• The nuclear industry uses divers to inspect and maintain intake systems and holding pools.

  • The oil industry needs divers for underwater welding and to work on oil rigs conducting inspections and repairs.

  • The shipping industry employs divers to work on boats, ships, piers, and shipyards.

  • Many scientific fields need divers to help them study, test, and photograph underwater environments or marine life.

  • Police departments, government agencies, and other investigatory bodies also use divers to inspect potential crime scenes, conduct rescue missions, and ensure specific companies or industries are following the law.

  • Utility companies utilize divers to ensure their hydroelectric plants and water treatment plants follow applicable code.

Becoming a commercial diver opens up a world of opportunity in front of you. This remains true regardless of almost any industry you choose to work in.


What Are the Benefits of Commercial Diving?

Perhaps the biggest benefit of becoming a commercial diver is your job is not likely to become obsolete. There will always be a need for real people to work underwater and use problem-solving skills and unique tools. You won’t find commercial diving jobs outsourced to other countries because the work needs to be physically done here.

There’s also a current shortage of skilled tradespeople in the United States. This means you shouldn’t have an issue finding your first job and building a career. In fact, you may find additional bonuses or incentives for choosing this career as companies and industries search for newcomers to fill the shoes of their soon-to-retire employees.

Unlike some other fields, there’s also a true sense of community for commercial divers. There’s a sense of comradery between everyone who works underwater that allows you to build lasting relationships. Since commercial diving work can be adventurous, there’s always a feeling of wanting to help whenever something goes wrong.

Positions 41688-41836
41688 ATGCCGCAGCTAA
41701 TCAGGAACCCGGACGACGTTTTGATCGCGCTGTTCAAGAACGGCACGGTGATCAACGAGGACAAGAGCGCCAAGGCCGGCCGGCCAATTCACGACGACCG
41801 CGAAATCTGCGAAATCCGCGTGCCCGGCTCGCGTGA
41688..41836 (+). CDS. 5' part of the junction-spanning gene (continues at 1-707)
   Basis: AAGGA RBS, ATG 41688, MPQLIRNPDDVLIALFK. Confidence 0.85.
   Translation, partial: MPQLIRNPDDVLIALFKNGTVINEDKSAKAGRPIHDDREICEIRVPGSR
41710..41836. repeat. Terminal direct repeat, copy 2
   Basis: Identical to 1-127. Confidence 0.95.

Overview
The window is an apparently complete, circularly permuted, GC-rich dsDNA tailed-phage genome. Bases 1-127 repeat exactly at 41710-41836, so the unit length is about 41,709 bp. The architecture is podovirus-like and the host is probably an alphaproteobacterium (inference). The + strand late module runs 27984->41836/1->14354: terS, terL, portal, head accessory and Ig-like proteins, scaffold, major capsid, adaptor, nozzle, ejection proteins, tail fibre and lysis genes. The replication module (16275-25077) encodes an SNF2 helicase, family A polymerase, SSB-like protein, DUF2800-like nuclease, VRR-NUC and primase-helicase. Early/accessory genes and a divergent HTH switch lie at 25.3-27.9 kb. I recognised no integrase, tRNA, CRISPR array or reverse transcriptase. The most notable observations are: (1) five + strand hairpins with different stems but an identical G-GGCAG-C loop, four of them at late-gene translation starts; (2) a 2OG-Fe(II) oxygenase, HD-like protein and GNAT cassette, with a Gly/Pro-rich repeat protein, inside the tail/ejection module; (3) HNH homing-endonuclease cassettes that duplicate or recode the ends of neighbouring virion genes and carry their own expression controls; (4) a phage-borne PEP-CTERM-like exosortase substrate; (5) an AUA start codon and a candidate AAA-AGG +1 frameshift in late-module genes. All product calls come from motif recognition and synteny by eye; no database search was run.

Who Would Make the Ideal Commercial Diver?

Commercial diving may not be for everyone. However, a large swath of people should find the profession rewarding. That group includes people who enjoy problem-solving, working with their hands, and want to work outside.

Military veterans may feel especially at home as commercial divers. The skills they learned and developed defending this country are easily put to use in the world of diving, and they may receive tuition assistance through the GI Bill, too.

You don’t need a specialty degree to become a commercial diver, which makes the profession available to anyone who displays the necessary skills and qualities listed above. Of course, work in a specialized industry may require additional education or training.


Are There Diving School Programs?

Commercial diving programs offer you the best opportunity to begin your career working underwater. At Commercial Divers International in Goodyear, Arizona, you’ll receive the necessary industry certification to begin a long, successful career in commercial diving. We’re the only commercial diving school in the country that’s owned and operated by commercial divers on a daily on-site basis.

Our staff includes Navy diver veterans and a team of professionals with over 75 years of experience in the commercial diving industry. This means you’ll gain first-hand knowledge that’s directly applicable to the line of work.

Our new 2.8-acre facility contains three 21,000-gallon tanks and sits near a 37-acre lake that reaches depths of 60 feet. We'll give you the real-life, hands-on experience you need to succeed as a commercial diver.


If you’re interested in starting your new career as a commercial diver, call us at 623-882-3483. You can also request a callback through our online form.